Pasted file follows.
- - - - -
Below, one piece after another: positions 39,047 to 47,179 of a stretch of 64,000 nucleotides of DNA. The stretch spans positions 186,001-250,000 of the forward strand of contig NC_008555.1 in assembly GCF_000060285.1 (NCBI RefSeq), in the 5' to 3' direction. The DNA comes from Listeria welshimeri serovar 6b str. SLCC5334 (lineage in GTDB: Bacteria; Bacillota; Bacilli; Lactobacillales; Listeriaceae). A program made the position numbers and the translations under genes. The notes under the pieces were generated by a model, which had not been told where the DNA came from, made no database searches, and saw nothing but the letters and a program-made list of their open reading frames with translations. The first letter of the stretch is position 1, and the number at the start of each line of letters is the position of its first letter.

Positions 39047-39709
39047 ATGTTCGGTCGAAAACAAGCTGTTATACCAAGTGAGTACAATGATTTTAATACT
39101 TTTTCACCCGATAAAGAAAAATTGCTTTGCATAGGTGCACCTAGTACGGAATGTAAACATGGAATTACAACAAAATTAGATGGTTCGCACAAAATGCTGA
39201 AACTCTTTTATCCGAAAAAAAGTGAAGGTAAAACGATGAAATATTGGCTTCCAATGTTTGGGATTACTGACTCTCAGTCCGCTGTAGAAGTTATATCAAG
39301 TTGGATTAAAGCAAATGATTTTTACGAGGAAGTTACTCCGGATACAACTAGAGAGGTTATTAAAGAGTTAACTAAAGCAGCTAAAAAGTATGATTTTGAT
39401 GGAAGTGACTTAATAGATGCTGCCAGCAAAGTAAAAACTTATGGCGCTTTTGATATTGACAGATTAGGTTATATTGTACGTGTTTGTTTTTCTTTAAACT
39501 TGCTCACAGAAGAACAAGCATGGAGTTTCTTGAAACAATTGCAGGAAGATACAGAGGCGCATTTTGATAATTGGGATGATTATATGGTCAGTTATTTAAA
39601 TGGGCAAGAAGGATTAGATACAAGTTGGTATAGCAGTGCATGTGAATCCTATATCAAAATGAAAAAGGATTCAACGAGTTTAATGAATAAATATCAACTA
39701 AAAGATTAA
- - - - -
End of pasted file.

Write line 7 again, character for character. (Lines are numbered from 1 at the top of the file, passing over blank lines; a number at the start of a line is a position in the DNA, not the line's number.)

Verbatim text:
39401 GGAAGTGACTTAATAGATGCTGCCAGCAAAGTAAAAACTTATGGCGCTTTTGATATTGACAGATTAGGTTATATTGTACGTGTTTGTTTTTCTTTAAACT